U.S. Senator Gary Peters of Michigan talks Orlando massacre, calls for closure in ‘terror gap’

senator gary peters small headshot
Democratic Sen. Gary Peters
"Just like our current law bans gun sales to those convicted of domestic violence or with restraining orders in place against them, closing the terror gap will only be fully effective if we have universal background checks." —U.S. Sen. Gary Peters (D-Michigan)
Democratic Sen. Gary Peters
Democratic Sen. Gary Peters

U.S. Senator Gary Peters (D-MI) spoke on the Senate Floor on Wednesday June 15, on the devastating terrorist attack and hate crime against the LGBT Community in Orlando. Following is his statement:

While I intend to ask my colleague from Connecticut shortly about the interaction between closing the terror gap for gun purchasers and expanding background checks, I would first like to take a moment to mourn the loss of the 49 people who were killed and recognize the dozens more who were wounded in the worst mass shooting our nation has ever seen.

While my heart goes out to all the family and friends of the victims, today I would like to honor two Michigan men who lost their lives that night: Tevin Crosby and Christopher Andrew Leinonen – who went by Drew.

Tevin was only 25. Born in North Carolina, he came to call Michigan home after finishing school and starting his own marketing business in Saginaw – Total Entrepreneurs Concepts. Founded just last year, his business employs about 20 people and handles retail marketing for Fortune 500 companies.

Tevin had recently visited family in North Carolina to watch several nieces and nephews graduate before traveling to Florida to see friends and colleagues.

Drew was 32, and grew up in metro Detroit before moving to Orlando with his mother. He became a civically-minded activist early in life – starting a gay-straight alliance in high school before studying psychology and becoming a licensed mental health counselor.

He recently won the Anne Frank Humanitarian Award for his work in the gay community. Drew was at Pulse with his partner, Juan Guerrero, who also lost his life that night.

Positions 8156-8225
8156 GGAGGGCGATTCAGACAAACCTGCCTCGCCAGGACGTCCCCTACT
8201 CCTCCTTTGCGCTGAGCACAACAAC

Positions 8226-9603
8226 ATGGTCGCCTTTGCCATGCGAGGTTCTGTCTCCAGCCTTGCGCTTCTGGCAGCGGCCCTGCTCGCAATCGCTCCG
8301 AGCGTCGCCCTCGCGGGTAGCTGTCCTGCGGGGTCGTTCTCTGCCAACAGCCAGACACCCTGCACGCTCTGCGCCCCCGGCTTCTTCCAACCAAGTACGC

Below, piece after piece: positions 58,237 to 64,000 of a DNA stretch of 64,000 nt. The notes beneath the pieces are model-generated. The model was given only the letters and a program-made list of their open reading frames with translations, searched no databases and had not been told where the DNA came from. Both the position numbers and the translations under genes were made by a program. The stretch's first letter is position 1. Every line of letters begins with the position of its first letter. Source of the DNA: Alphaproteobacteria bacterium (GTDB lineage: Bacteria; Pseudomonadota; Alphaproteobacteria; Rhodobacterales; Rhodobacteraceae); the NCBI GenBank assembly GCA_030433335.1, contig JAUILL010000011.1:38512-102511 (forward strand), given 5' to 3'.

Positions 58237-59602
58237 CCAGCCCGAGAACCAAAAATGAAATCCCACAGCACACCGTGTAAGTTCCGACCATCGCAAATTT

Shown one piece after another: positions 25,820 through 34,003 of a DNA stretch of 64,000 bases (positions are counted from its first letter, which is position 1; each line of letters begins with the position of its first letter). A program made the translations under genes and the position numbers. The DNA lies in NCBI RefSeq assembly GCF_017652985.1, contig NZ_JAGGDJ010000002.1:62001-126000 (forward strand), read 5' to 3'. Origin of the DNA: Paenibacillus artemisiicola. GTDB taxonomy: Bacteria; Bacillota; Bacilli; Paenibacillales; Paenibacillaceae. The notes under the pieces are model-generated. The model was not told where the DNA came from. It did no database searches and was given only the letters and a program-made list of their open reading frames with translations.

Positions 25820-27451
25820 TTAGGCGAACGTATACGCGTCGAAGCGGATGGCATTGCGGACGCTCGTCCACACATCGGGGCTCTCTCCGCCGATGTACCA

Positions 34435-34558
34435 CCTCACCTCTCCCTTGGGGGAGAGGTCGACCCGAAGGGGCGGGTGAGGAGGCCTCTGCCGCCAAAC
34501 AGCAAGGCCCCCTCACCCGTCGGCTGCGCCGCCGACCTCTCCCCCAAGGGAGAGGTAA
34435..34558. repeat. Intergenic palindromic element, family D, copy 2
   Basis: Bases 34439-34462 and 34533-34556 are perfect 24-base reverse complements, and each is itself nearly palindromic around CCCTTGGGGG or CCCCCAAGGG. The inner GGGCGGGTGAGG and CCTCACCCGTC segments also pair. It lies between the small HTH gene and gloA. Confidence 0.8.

Now, instead of potentially helping them plan a wedding one day, their loving families are planning a joint funeral – they want their sons to be side-by-side as their friends and family pay their respects and bid them farewell.

Orlando’s events serve as a stark reminder that the fight for equality in this nation for LGBT Americans must not end with marriage equality. We still live in a nation where Americans can face discrimination – and even be killed – simply because of who they love. We cannot tolerate violence that targets any individual based on their gender, sexuality, race or religion.

This horrific incident raises a number of questions. Was it a hate crime? An act of terrorism? An outgrowth of the ease with which individuals in the country can purchase deadly weapons with high-capacity magazines? The heinous actions of a self-radicalized young man inspired by – and swearing allegiance to – ISIS?

The answer to all of these questions is yes – and I urge my colleagues – and Americans across the country – to resist painting this tragedy in simple, reductive terms.

This attack was a hate crime. This attack was an act of terrorism. And yes, this attack speaks to the disturbing ease with which dangerous firearms can be acquired in our nation.

The problems that led to this tragedy are complex, but complexity is not an argument for inaction.

We need to start somewhere. Thoughts and prayers can be meaningful, but we need more than just thoughts and prayers. Now is a time for action.

As Senators, we have no higher duty than keeping the American people safe. This includes taking the fight to ISIS overseas with our allies and vigilant law enforcement here at home.

My colleague from Connecticut has been discussing two simple, critical changes we can make to help prevent deaths from gun violence in our nation – including acts of terror like we have seen in Orlando.

We need to keep guns away from people who shouldn’t have them – this includes individuals convicted of domestic violence offenses, people with court-order restraints related to stalking, and convicted felons.

These groups are already barred under federal law from purchasing or otherwise possessing firearms and this is enforced through background checks.

It is also painfully clear that we need to keep guns out of the hands of terrorists – this is why we need to close the “terror gap” and prevent individuals on terrorist watch lists from purchasing firearms.

Unfortunately, closing the terror gap and enforcing existing gun safety laws cannot be effective without universal background checks. It doesn’t matter if we ban selling guns to people on the terror watch list if large percentages of purchasers avoid a background check by buying a weapon at a gun show or over the internet.

A story from our neighboring state, Wisconsin, haunts me as an example of violence that could have been stopped.

Recently, a Wisconsin man subject to a restraining order from his estranged wife – a man who was barred under current law from purchasing a gun – was able to take advantage of the private seller loophole and purchase a weapon without a background check. He then confronted his wife at the spa where she worked. He killed her and two others and injured four more people before turning the gun on himself.

Just like our current law bans gun sales to those convicted of domestic violence or with restraining orders in place against them, closing the terror gap will only be fully effective if we have universal background checks.

My question for the Senator from Connecticut is this: Will closing the terror gap alone prevent the sales of weapons to potential terrorists here in the United States? Or will we need universal background checks to ensure these individuals are not able to exploit loopholes in current law?